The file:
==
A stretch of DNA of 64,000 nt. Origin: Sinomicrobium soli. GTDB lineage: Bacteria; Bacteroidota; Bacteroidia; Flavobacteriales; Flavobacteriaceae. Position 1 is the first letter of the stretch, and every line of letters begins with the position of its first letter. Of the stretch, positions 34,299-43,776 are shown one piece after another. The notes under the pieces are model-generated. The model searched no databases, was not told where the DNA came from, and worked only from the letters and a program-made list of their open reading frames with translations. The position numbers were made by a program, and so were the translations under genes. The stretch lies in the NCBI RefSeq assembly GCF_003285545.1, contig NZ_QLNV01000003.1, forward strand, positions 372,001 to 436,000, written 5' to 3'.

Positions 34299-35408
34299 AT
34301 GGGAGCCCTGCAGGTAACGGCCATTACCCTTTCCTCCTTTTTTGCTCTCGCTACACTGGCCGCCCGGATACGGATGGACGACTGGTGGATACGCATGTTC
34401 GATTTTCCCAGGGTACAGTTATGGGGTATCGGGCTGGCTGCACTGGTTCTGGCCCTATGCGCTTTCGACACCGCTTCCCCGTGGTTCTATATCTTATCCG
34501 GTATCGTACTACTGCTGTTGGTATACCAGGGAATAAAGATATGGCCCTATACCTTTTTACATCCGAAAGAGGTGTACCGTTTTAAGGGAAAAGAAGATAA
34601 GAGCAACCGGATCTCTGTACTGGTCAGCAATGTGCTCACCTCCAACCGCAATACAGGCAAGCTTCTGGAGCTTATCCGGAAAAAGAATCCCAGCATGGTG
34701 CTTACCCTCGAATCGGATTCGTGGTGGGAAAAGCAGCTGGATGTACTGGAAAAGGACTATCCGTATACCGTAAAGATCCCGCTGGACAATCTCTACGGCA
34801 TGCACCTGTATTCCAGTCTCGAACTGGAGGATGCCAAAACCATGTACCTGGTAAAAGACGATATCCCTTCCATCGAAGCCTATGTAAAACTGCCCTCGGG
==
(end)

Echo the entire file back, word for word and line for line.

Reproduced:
A stretch of DNA of 64,000 nt. Origin: Sinomicrobium soli. GTDB lineage: Bacteria; Bacteroidota; Bacteroidia; Flavobacteriales; Flavobacteriaceae. Position 1 is the first letter of the stretch, and every line of letters begins with the position of its first letter. Of the stretch, positions 34,299-43,776 are shown one piece after another. The notes under the pieces are model-generated. The model searched no databases, was not told where the DNA came from, and worked only from the letters and a program-made list of their open reading frames with translations. The position numbers were made by a program, and so were the translations under genes. The stretch lies in the NCBI RefSeq assembly GCF_003285545.1, contig NZ_QLNV01000003.1, forward strand, positions 372,001 to 436,000, written 5' to 3'.

Positions 34299-35408
34299 AT
34301 GGGAGCCCTGCAGGTAACGGCCATTACCCTTTCCTCCTTTTTTGCTCTCGCTACACTGGCCGCCCGGATACGGATGGACGACTGGTGGATACGCATGTTC
34401 GATTTTCCCAGGGTACAGTTATGGGGTATCGGGCTGGCTGCACTGGTTCTGGCCCTATGCGCTTTCGACACCGCTTCCCCGTGGTTCTATATCTTATCCG
34501 GTATCGTACTACTGCTGTTGGTATACCAGGGAATAAAGATATGGCCCTATACCTTTTTACATCCGAAAGAGGTGTACCGTTTTAAGGGAAAAGAAGATAA
34601 GAGCAACCGGATCTCTGTACTGGTCAGCAATGTGCTCACCTCCAACCGCAATACAGGCAAGCTTCTGGAGCTTATCCGGAAAAAGAATCCCAGCATGGTG
34701 CTTACCCTCGAATCGGATTCGTGGTGGGAAAAGCAGCTGGATGTACTGGAAAAGGACTATCCGTATACCGTAAAGATCCCGCTGGACAATCTCTACGGCA
34801 TGCACCTGTATTCCAGTCTCGAACTGGAGGATGCCAAAACCATGTACCTGGTAAAAGACGATATCCCTTCCATCGAAGCCTATGTAAAACTGCCCTCGGG